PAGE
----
Because each of these items is famous (or infamous), there is a good chance that the characters will know what they are, some of their back story, what their powers are, and even how they work. The difficulty ratings for various Lore checks, and what the characters can learn, are presented for each item.


This book introduces the idea that powerful items come with complications. No one can possess such an artifact or relic without drawing attention to themselves. Someone else will desire that power and want to take it from the player characters. Cults will be devoted to the item or its original possessor. Secret societies may exist that are constantly on the lookout for the item, either to recover it or destroy it. Almost all great power comes with a great price. The gamemaster should feel free to explore these plot hooks and develop them as best suits their campaign.


Some adventures will center on acquiring an artifact or relic. Others might focus on taking them away from an antagonist that is abusing its power. In the grand tradition of epic fantasy, an entire campaign can be built around the quest to destroy a powerful item to prevent further tragedy and horror. For that reason, the means to destroy each item is presented in its entry. A few are easy. Many border on the impossible. A good number require the use of another artifact or relic, leading to yet another quest.

This book includes:

  • Lost Gods of Qho: Artifacts of the alien beings that once invaded the world, and the Hoary Hag Amaranth Vex, a witch who rose up to drive them out.
  • The Nameless Kings: Remnants of the Three Nameless Kings, appointed by Celestial, Fiendish, and Natural forces to rule the world.
  • Warrior-Saint Melisant: The artifacts of legendary hero Melisant, champion of Celestial Path, and her nemesis the vile Demon Prince C'thaaghi of the Cult of Fiends.
  • Gylbert the Martyr: Relics of the venerated Saint Gylbert, central figure of the Venerable Church and martyr for the Celestial Path.
  • Nym the Trickster: Items associated with the god of frolics, the Final Maelstrom, and the Abbot who became the infamous Tybalt Marchant.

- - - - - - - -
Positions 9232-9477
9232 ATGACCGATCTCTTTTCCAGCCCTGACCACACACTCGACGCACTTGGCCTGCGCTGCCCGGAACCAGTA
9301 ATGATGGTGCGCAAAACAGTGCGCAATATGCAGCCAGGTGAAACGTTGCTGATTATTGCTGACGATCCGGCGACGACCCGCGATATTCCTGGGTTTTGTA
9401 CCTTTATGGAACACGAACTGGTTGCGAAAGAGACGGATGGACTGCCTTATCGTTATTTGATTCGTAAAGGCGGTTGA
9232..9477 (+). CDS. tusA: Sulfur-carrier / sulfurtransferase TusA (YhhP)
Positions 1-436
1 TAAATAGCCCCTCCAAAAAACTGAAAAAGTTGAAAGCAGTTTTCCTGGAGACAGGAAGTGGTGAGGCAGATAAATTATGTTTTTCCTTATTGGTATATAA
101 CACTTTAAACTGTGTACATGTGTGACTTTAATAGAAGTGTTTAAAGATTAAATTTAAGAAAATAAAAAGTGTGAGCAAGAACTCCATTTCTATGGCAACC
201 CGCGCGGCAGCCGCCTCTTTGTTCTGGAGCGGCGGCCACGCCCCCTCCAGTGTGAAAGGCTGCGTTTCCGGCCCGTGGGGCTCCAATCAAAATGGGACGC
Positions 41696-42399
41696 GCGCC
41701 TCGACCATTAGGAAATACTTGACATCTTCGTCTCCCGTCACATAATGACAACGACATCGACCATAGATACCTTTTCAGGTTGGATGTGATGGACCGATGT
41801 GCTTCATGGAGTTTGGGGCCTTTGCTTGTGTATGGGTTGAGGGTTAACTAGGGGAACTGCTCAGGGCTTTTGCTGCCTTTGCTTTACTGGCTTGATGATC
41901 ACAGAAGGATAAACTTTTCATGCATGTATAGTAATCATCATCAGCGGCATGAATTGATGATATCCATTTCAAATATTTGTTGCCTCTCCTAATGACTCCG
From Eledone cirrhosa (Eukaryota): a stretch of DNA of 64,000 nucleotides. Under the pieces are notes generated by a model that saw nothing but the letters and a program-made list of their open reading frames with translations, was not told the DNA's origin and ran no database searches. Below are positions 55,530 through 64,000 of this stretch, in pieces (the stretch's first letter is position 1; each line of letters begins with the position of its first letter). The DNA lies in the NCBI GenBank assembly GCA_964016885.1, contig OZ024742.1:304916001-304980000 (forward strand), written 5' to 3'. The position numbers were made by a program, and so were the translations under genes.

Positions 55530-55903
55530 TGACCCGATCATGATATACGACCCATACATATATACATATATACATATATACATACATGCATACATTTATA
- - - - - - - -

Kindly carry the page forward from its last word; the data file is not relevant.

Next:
• Queen Calithys: The wondrous items of the Merchant Queen, mother of shapeshifters and sought after by lycanthropes.
  • Arch-Lich Razgodath: Relics of the despicable Arch-Lich, and the Cult of the Lichbane Champion that arose by order of the King of Nature’s Glory to oppose him.
  • The Seven Kingdoms: An empire of seven separate kingdoms, founders of magical schools, its famous artifacts, and the Secret Order of Disciples that guard their legacy.
  • Dwarves of Demordulin: Legendary items from the lost cairn of Demordulin, among the most powerful Dwarven artifacts ever devised.
  • Glossary: A collection of terms used frequently throughout this book, including vocabulary specific to the history of the artifacts and relics themselves.

A hippogryph combines the elegance of a giant eagle with the stability of a horse. It is a hybrid of two things that cannot logically go together. Somehow the unlikely remix produces something that elevates both of its antecedents. The Hippogryph system pairs foundational fantasy roleplaying tropes with the creativity and flexibility of story gaming. Its toolkit approach allows you to design characters, worlds, and adventures the way you choose.

Lightspress Media is a tabletop roleplaying company with a lo-fi approach. Utility of content takes precedence over ostentatious production value. Graphic elements should enhance the message of the text, not act as page filler and eye candy. Physical books need to be compact, portable, and sturdy. This minimalist aesthetic results in powerful toolkits that are both useful and affordable. After all, tabletop roleplaying isn’t the book. It’s the creativity and collaboration that takes place around the tabletop. Our mission is to give you as much as you need, then get out of your way.

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File Last Updated:
August 23, 2022
This title was added to our catalog on August 01, 2022.